When you look at the image above … does something look wrong? I sure hope so! The picture shows the outcome of Hamilton College student Lisa Slayen’s project to show what a Barbie doll scaled to life-size would look like in terms of proportions. From the article:
Life-size Barbie stands about 6 feet tall with a 39″ bust, 18″ waist and 33″ hips. She is made of wood, chicken wire and papier-mache, and is dressed in a size 00 skirt that was a remnant from Slayen’s one-year bout with anorexia.
“I’m not blaming Barbie [for my illness] — she’s one small factor, an environmental factor,” Slayen said. “I’m blond and blue-eyed and I figured that was what I was supposed to look like. She was my idol. It impacted the way I looked at myself.”
The goal in creating Barbie’s likeness was to start conversation. “Talking about eating disorders is taboo to many people, and this made people talk about it,” Slayen said. “It’s a shocking image. A lot of people have seen it, and it’s started debates,” she said, particularly after she wrote about it for the Huffington Post. “Her proportions are not 100 percent correct, but her look is not invalid.”
I had seen this when it surfaced a few weeks ago and thought about how tragic it is that young women are seeing these body images everywhere and having it impact their sense of self-worth to the point that they are getting plastic surgery while still developing, and continuing to ‘perfect’ themselves time and time again.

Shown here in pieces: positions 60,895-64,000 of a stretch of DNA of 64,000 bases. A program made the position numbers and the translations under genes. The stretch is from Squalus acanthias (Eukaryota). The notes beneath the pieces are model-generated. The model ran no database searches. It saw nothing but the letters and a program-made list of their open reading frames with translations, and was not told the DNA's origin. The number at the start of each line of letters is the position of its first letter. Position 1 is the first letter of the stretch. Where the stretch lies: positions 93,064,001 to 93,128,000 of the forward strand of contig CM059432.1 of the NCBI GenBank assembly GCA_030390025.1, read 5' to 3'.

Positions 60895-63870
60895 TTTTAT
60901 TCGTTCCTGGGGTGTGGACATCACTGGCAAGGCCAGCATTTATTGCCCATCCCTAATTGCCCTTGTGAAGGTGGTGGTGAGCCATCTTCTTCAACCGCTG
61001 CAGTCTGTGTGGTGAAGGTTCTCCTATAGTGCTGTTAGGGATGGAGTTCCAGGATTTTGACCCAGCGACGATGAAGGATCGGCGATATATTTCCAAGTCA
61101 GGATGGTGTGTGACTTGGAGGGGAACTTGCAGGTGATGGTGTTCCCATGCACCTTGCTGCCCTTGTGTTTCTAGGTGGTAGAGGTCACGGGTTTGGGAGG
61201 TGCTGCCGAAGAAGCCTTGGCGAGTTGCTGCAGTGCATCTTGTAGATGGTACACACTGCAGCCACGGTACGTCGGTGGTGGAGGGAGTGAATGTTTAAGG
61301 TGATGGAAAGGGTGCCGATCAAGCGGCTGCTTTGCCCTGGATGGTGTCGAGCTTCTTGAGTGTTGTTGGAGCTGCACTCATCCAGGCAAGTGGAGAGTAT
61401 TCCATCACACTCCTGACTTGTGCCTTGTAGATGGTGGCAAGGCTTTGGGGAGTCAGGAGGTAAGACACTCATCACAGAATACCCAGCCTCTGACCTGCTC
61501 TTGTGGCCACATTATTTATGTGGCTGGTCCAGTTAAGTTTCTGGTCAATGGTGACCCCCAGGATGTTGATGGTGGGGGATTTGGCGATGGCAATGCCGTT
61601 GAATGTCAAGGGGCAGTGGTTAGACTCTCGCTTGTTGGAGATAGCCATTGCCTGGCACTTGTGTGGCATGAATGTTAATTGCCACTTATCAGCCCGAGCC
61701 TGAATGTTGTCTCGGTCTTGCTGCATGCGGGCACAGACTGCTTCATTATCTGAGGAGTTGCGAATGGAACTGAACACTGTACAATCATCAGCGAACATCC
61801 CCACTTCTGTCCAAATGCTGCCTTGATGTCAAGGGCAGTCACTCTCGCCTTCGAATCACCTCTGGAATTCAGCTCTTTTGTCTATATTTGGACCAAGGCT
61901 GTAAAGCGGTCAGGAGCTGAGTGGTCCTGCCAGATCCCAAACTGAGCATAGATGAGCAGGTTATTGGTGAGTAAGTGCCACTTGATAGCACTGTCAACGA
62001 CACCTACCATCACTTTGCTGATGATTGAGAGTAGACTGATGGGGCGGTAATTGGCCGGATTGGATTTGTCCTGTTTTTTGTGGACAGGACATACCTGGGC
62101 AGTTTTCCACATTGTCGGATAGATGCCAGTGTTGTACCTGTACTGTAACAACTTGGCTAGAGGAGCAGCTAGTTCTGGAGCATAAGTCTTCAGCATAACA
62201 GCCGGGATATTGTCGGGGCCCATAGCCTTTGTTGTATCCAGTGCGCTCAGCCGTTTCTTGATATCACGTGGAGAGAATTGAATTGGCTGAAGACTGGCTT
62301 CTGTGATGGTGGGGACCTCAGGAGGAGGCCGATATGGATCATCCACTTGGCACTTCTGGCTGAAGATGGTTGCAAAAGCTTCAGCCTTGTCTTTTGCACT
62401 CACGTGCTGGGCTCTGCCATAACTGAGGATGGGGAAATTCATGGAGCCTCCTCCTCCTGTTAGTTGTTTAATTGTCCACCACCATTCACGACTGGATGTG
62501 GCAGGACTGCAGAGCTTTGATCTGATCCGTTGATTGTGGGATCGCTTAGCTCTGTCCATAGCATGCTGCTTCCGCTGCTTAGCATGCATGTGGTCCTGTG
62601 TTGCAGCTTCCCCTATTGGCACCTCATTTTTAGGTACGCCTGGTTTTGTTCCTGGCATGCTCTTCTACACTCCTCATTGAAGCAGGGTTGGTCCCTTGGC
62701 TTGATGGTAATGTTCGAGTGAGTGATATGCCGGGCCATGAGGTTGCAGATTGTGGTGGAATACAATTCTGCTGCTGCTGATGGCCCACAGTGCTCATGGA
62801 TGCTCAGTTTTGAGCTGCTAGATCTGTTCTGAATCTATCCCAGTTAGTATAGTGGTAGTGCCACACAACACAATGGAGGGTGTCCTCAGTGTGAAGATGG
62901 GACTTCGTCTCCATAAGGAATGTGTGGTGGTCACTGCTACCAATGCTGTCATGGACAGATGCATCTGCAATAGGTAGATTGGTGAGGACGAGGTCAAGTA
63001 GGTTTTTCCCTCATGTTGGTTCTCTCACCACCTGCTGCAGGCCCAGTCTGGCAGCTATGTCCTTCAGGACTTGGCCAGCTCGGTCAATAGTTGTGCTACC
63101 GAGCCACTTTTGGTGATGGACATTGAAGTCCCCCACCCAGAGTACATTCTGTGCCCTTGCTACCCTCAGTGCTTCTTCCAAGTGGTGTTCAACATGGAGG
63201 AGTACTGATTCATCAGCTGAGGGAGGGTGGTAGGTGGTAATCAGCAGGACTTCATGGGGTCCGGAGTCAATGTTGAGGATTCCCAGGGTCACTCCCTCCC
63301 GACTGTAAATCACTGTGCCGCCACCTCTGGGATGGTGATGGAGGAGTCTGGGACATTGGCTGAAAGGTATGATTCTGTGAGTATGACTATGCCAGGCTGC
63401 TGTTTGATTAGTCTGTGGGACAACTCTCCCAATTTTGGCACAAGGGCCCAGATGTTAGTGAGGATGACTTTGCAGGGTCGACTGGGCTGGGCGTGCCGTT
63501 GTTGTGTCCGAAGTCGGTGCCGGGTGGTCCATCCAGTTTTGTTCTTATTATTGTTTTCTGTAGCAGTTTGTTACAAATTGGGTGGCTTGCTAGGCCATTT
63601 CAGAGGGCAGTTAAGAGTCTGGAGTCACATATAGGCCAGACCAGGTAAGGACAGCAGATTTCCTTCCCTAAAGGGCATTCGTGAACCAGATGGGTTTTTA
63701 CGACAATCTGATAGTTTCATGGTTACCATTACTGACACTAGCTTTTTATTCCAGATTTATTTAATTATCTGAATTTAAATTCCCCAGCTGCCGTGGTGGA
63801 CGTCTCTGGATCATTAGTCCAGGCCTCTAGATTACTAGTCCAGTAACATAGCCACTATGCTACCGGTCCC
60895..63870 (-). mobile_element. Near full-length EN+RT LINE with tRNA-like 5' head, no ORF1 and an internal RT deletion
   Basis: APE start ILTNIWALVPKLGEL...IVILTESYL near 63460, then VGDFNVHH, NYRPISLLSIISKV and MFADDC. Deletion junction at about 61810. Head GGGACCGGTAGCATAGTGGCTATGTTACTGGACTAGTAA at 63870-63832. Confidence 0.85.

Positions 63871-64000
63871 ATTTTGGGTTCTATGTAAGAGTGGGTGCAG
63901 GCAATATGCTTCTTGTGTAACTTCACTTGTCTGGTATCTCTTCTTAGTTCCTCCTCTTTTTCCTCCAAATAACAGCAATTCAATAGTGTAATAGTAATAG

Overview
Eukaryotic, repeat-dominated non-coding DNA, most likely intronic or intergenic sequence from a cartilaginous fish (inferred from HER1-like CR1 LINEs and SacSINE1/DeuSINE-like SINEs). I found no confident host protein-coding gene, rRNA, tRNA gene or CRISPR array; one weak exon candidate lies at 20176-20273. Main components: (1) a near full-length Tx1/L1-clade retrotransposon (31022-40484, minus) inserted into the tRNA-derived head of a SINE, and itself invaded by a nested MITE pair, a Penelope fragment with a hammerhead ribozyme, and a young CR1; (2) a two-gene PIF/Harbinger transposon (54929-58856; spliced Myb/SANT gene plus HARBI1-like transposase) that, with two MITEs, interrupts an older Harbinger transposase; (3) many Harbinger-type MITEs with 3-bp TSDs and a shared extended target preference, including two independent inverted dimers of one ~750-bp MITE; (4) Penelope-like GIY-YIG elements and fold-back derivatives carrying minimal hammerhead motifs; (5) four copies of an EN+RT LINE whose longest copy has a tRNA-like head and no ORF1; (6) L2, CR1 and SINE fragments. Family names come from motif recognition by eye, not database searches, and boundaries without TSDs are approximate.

What triggered the image again in my mind was the image below, contrasting the image of Pippa Middleton from the recent royal wedding to one of Kim Kardashian:
From an article at TheGloss, the author notes how “Pippa retains a certain naturalness, that Kim and her ilk inevitably, come 28 or 30, chip away at, one shot of Botox at a time.”
She goes further looking at the impact of the unrealistic expectations on young women like Kardashian, who reportedly have grown up in an environment that pushes them into having plastic surgery from a young age.
There are a couple of sad things about this. One is that Kim is a natural beauty, too, but now all I can see when I look at her is a face full of rat poison and tits pushed up to her chin and a layer of makeup so think you could probably drag a blade through it without puncturing the skin, and of course that unmistakable air of panic beginning to hover around her that says, oh god oh god oh god I’m getting OLD, and I’m in Hollywood.
The other sad thing is that I doubt I would have noticed all this if her picture hadn’t been juxtaposed with Pippa’s. At this point, similar images of similar plastic upon plastic upon shoved-into-dresses women are seared so permanently into my retinas that they barely register.
Since the royal wedding there has been loads of attention on Pippa Middleton in terms of how beautiful she is, but also as a natural, free-spirit. I think that is wonderful for her – though I am sure she wouldn’t mind getting things dialed back a bit! I hope that young women looking at her in terms of emulating her look notice not just that she is beautiful, but that she is NOT PERFECT! And … that is FINE!